A pop-up retail space is a temporary space that could feature a sample sale one day and host a private cocktail party the next evening.
The trend involves “popping up” one day, then disappearing anywhere from one day to several weeks later.
These temporary shops, while small, are used by companies to build interest in their product or service, and seed their product with cultural influencers.
Companies can engage customers through a unique environment that generates a feeling of relevance and interactivity. Pop ups are often used by marketers for seasonal items such as Halloween costumes and decorations, Christmas gifts and Christmas trees, or fireworks, allowing brands to capture foot traffic without committing to a long-term lease.
Pop up retail began to expand in 2002 when discount retailer Target took over a 220-foot-long boat at Chelsea Piers for a two-week stay on the Hudson River that coincided with Black Friday and extended into other genres around 2009, when the pop-up restaurant — temporary restaurants popping up in various locations — began growing in public interest and frequency.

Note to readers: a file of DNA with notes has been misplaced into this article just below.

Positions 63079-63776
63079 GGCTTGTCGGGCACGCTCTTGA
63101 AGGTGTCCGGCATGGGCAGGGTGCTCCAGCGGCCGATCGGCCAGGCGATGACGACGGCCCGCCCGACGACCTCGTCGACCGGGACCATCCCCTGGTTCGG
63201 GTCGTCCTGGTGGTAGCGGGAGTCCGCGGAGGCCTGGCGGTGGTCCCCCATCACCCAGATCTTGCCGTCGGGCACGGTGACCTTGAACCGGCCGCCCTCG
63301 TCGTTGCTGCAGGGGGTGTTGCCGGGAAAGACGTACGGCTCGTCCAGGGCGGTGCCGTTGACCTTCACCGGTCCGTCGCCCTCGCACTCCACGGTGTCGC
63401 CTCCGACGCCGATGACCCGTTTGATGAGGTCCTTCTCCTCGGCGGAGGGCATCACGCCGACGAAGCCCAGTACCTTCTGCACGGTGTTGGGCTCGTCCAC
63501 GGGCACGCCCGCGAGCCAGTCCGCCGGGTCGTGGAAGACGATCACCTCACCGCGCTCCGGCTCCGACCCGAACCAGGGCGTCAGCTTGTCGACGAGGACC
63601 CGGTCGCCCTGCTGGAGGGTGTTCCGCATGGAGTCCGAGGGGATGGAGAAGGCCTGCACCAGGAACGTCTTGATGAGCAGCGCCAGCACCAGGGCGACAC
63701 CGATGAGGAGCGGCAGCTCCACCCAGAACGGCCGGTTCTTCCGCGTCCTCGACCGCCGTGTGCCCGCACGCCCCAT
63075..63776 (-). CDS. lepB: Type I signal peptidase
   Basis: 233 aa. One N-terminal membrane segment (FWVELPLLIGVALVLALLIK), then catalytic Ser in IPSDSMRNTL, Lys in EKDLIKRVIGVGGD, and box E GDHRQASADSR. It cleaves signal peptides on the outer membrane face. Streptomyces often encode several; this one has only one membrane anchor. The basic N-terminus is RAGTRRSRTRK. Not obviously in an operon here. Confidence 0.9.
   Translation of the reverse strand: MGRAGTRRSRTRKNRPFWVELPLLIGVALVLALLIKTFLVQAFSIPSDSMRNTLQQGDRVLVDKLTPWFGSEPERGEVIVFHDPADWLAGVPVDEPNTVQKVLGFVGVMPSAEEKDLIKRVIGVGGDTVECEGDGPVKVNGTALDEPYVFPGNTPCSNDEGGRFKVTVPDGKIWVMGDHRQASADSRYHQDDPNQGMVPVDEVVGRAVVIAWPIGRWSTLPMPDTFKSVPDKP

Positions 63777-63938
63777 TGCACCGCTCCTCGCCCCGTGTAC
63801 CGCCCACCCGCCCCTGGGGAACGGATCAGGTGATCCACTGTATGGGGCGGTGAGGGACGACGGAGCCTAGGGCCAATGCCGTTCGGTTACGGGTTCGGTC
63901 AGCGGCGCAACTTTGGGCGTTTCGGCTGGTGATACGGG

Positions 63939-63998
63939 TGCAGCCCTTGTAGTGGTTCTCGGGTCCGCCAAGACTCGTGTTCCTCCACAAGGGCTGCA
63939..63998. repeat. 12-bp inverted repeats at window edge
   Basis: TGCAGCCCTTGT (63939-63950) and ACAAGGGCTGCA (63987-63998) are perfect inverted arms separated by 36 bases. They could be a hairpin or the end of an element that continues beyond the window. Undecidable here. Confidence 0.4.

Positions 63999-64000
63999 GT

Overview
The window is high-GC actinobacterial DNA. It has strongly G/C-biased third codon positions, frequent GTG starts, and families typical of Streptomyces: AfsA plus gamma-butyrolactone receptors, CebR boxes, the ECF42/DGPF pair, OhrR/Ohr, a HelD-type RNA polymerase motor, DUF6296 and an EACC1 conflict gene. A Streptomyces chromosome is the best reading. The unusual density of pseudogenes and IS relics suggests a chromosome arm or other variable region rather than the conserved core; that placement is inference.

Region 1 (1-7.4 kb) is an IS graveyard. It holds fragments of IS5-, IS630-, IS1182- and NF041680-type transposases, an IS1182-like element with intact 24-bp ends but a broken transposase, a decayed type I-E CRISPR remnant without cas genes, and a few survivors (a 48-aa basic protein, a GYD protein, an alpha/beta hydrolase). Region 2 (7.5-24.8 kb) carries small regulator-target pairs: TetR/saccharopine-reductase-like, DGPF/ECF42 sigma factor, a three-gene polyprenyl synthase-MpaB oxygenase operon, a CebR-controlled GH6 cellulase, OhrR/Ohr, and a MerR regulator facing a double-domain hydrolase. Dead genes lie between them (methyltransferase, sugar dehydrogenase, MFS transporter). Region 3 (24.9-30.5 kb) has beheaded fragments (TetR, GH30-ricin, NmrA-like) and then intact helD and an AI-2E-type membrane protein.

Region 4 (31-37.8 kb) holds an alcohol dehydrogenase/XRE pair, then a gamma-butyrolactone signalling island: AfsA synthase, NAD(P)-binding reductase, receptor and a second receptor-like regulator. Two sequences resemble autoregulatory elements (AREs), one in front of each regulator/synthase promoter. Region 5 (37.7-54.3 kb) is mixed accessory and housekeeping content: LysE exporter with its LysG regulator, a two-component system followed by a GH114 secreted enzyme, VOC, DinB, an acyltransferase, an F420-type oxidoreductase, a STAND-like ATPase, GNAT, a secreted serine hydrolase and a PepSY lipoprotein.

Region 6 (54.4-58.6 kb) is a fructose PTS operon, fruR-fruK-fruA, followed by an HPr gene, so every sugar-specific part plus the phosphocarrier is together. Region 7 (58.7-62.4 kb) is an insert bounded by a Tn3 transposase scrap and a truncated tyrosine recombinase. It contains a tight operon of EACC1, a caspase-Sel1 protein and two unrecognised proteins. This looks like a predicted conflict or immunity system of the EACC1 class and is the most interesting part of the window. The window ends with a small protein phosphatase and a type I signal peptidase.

In Pittsburgh, Project Pop Up: Downtown is a program of the Mayor’s Office, in conjunction with the Urban Redevelopment Authority, Department of City Planning and Pittsburgh Downtown Partnership
Over 90 artists, entrepreneurs, and non-profits submitted proposals to activate Downtown storefronts. Finalists were invited to “pop” into Downtown for limited engagements.
These finalists received grants with which they occupied vacant stores in Downtown throughout 2012. After the 2012 pilot year, three of the Pop Ups signed long-term leases and can still be visited today.
Project Pop Up was envisioned to be replicated and its reach includes one-time events and programs to create strong public places in Downtown Pittsburgh.
Whether it’s a non-profit endeavor, a seasonal offering or a brand building opportunity, there seems to be no downside to pop ups.